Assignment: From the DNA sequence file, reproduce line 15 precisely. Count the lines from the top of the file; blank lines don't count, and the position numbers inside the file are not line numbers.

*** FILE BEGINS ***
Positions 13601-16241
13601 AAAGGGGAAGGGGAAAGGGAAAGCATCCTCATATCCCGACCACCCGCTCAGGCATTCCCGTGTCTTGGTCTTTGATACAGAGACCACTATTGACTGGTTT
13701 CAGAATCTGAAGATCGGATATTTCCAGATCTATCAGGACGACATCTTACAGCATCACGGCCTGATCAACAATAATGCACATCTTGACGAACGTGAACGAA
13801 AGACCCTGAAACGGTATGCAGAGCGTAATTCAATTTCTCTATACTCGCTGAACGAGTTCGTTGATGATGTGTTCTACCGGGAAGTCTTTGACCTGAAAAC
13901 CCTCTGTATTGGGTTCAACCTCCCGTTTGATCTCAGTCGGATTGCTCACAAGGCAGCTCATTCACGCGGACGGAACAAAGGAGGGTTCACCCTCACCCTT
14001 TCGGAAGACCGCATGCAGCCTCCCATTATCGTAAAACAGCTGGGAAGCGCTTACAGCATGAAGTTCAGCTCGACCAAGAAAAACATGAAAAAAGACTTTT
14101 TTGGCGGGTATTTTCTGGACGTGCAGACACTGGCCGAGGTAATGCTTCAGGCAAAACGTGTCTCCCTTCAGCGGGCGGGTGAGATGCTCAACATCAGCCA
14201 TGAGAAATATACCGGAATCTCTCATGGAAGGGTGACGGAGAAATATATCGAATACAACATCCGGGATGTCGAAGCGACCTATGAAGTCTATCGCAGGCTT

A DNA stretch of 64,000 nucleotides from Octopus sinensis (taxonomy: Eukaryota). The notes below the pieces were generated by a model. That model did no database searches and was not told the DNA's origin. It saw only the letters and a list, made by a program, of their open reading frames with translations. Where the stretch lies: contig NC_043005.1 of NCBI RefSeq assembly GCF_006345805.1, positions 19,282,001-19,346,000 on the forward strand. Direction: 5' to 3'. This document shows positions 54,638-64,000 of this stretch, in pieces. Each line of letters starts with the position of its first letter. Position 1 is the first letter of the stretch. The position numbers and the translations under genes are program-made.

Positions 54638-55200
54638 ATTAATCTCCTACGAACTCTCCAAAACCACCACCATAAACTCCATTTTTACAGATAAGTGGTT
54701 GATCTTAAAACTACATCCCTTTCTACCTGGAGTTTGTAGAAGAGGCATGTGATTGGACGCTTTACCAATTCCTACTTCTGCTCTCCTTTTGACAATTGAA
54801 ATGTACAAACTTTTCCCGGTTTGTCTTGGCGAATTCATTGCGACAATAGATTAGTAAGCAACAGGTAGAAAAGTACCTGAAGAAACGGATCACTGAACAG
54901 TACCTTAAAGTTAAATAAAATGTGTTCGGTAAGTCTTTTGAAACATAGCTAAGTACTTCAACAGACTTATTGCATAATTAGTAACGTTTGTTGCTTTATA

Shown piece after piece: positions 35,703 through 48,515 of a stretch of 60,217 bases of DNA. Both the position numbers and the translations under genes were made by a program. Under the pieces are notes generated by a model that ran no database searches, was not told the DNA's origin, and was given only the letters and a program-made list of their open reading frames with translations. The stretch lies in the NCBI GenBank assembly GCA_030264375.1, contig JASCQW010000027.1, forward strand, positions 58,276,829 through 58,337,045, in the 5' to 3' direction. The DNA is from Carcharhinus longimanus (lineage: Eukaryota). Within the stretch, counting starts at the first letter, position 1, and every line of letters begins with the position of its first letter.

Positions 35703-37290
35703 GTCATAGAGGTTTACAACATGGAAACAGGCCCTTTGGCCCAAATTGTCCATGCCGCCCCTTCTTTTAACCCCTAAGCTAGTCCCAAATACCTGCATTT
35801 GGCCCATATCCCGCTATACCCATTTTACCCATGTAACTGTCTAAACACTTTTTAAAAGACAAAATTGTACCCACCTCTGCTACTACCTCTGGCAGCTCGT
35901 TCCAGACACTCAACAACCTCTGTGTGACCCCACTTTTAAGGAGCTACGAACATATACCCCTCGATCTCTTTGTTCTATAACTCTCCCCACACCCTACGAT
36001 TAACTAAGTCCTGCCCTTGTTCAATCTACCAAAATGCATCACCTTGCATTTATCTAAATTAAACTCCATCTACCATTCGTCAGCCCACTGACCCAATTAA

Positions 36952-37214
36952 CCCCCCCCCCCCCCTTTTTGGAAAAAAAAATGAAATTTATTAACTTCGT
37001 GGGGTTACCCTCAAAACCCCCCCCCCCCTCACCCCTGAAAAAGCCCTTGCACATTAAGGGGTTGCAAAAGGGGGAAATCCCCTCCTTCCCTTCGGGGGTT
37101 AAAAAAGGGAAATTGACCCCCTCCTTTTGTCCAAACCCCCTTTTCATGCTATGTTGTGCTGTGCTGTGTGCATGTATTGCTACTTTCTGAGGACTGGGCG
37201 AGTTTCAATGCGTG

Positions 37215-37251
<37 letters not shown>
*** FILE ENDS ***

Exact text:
Shown piece after piece: positions 35,703 through 48,515 of a stretch of 60,217 bases of DNA. Both the position numbers and the translations under genes were made by a program. Under the pieces are notes generated by a model that ran no database searches, was not told the DNA's origin, and was given only the letters and a program-made list of their open reading frames with translations. The stretch lies in the NCBI GenBank assembly GCA_030264375.1, contig JASCQW010000027.1, forward strand, positions 58,276,829 through 58,337,045, in the 5' to 3' direction. The DNA is from Carcharhinus longimanus (lineage: Eukaryota). Within the stretch, counting starts at the first letter, position 1, and every line of letters begins with the position of its first letter.